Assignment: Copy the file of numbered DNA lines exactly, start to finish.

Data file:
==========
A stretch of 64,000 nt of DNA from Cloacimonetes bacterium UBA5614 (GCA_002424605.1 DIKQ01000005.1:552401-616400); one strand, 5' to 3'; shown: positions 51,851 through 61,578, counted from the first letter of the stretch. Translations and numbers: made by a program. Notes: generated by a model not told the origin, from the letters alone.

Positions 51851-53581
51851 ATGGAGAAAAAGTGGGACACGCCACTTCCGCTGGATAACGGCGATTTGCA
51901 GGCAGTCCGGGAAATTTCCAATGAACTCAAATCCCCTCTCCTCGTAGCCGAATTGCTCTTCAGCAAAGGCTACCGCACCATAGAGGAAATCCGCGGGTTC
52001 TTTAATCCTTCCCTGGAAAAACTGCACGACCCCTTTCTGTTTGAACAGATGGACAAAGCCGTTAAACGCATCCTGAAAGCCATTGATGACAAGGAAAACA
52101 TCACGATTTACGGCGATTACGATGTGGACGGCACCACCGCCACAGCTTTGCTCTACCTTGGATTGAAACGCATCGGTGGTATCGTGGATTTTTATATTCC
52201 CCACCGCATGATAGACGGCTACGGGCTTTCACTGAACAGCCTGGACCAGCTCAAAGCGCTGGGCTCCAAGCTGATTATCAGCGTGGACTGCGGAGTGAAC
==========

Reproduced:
A stretch of 64,000 nt of DNA from Cloacimonetes bacterium UBA5614 (GCA_002424605.1 DIKQ01000005.1:552401-616400); one strand, 5' to 3'; shown: positions 51,851 through 61,578, counted from the first letter of the stretch. Translations and numbers: made by a program. Notes: generated by a model not told the origin, from the letters alone.

Positions 51851-53581
51851 ATGGAGAAAAAGTGGGACACGCCACTTCCGCTGGATAACGGCGATTTGCA
51901 GGCAGTCCGGGAAATTTCCAATGAACTCAAATCCCCTCTCCTCGTAGCCGAATTGCTCTTCAGCAAAGGCTACCGCACCATAGAGGAAATCCGCGGGTTC
52001 TTTAATCCTTCCCTGGAAAAACTGCACGACCCCTTTCTGTTTGAACAGATGGACAAAGCCGTTAAACGCATCCTGAAAGCCATTGATGACAAGGAAAACA
52101 TCACGATTTACGGCGATTACGATGTGGACGGCACCACCGCCACAGCTTTGCTCTACCTTGGATTGAAACGCATCGGTGGTATCGTGGATTTTTATATTCC
52201 CCACCGCATGATAGACGGCTACGGGCTTTCACTGAACAGCCTGGACCAGCTCAAAGCGCTGGGCTCCAAGCTGATTATCAGCGTGGACTGCGGAGTGAAC